There’s a lot of information out there about hard water, acidic water, even the chlorine in municipal water – and it can be more than a little confusing.  Everybody out there has a product to sell, and some of them are good products, not a thing wrong with them, but a lot of the information you’re going to get takes one particular angle just to sell that product, whether it be a water softening system, an acid neutralizing system, or a reverse osmosis (filtering) system.  All of these have their place in treating your household water, but if you aren’t educated about these types of water treatment and how they relate to your particular water situation, you’re liable to feel like you’re being “sold” or “scared” into buying something you don’t understand, without understanding what you really need.

Below, we get into the real dangers of hard water, acidic water, and contaminated drinking water, and break down the real, not hyped-up, problems with each.  Hopefully, this info will set you at ease about the right approach for your home and your family. The right solution depends on your particular situation.

Part 1: Hard Water

What is “hard water”? It sounds like an oxymoron, kind of like “soft concrete,” but really the term “hard water” simply refers to the concentration of dissolved minerals in your water.  The more dissolved minerals, the “harder” the water. The most common minerals in hard water are calcium and magnesium.  Groundwater percolating through limestone is going to pick up dissolved calcium and magnesium and produce “limescale” in your pipes, appliances, and faucets. It’s really that simple.  Mineral build-up in your shower heads is easy to see and the effects are easy to notice.  Where you might not notice the damaging effects of hard water is in your hot water heater.  In Arizona, where the “hardness” of groundwater is extreme, hot water heaters die young. This is because minerals precipitate out of heated water, and as they build up at the bottom of the tank, the unit has to work harder and harder to do it’s job.  Not only is the unit using more electricity, it’s basically giving itself a heart attack. You’ll be replacing it before you wish you were.  On a lighter note, the reason you see spots on the “clean” dishes coming out of your dishwasher is hard water.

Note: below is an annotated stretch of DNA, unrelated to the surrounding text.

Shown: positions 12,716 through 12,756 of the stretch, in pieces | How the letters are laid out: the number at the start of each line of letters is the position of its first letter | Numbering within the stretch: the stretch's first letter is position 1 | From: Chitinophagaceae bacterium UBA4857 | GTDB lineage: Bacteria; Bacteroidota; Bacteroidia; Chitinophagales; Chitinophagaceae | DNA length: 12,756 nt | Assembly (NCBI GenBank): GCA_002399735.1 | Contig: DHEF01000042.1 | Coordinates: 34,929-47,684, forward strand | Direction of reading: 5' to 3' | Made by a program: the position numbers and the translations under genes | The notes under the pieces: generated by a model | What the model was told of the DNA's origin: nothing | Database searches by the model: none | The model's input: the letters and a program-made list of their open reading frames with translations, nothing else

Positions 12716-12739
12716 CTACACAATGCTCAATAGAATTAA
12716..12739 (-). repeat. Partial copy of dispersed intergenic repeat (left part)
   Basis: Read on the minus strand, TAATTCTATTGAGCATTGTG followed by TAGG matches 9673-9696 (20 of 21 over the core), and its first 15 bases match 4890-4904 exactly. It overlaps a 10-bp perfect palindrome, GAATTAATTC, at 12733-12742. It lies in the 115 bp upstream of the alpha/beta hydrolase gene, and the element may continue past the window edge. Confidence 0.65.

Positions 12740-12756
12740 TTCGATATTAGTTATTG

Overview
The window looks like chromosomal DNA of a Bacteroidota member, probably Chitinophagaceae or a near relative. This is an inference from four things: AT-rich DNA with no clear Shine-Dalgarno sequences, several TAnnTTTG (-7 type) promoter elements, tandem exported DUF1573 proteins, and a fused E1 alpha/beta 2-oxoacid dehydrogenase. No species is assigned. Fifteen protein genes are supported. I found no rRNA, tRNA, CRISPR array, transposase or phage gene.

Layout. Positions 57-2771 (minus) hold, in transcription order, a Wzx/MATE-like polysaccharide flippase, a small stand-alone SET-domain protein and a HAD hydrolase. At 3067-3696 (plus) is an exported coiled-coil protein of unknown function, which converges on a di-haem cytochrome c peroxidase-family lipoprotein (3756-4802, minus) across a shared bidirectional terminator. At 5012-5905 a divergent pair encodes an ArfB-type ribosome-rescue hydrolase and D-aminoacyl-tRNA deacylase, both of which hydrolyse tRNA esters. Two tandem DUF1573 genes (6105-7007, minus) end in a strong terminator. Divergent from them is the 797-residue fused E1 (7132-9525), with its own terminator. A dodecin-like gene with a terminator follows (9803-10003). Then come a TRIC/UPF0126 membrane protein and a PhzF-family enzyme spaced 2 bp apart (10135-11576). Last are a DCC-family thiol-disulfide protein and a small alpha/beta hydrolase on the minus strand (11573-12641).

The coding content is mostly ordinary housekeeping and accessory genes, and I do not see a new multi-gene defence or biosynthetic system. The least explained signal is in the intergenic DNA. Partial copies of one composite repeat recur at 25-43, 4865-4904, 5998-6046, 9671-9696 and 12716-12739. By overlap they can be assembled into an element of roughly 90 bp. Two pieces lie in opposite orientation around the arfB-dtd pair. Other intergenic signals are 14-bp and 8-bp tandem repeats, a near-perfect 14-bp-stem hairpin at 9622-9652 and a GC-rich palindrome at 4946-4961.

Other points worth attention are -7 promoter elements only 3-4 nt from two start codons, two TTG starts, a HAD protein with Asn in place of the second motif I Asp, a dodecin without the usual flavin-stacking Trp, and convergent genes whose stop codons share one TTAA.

Sometimes people ask if hard water is bad for your health or harmful to drink. The answer is “no.”  The minerals in the hard water of North Central Maryland are not harmful.  Hard water is not bad for your health, it’s just bad for the health of your plumbing (and your wallet)

What To Do About it?

Hard water needs to be conditioned with a water “softener”.  These work by replacing the magnesium and calcium molecules with sodium ions.  Sodium? Will that change the taste of your water?  Yes it probably will, but then again you don’t have to drink the water that fills up your washing machine.  To make the water safe AND delicious for you and your family, you need to think about a small Reverse Osmosis system, ideally installed right under your kitchen sink. This way you have the best of both worlds: water that is soft for your hot water heater and pure for drinking.

Interested to learn more about how we can help with your hard water issues? We’d be happy to stop by your property to assess the problem and provide some solutions. If you live or work in eastern Baltimore or Harford County, please consider us at Coldwright Plumbing & Heating your go-to plumbers!

We serve the towns of Joppa, Abingdon, Fallston, Belcamp, Forest Hill, Bel Air, Aberdeen, Hickory, Baldwin, Hunt Valley, Kingsville, White Marsh, Towson, Fulton, Middle River, Perry Hall and more! Call us or request a quote online!

The Facts about Hard Water, Soft Water, Acidic Water, and Contaminated Water…(and What Can Be Done About It). Part 1: Hard Water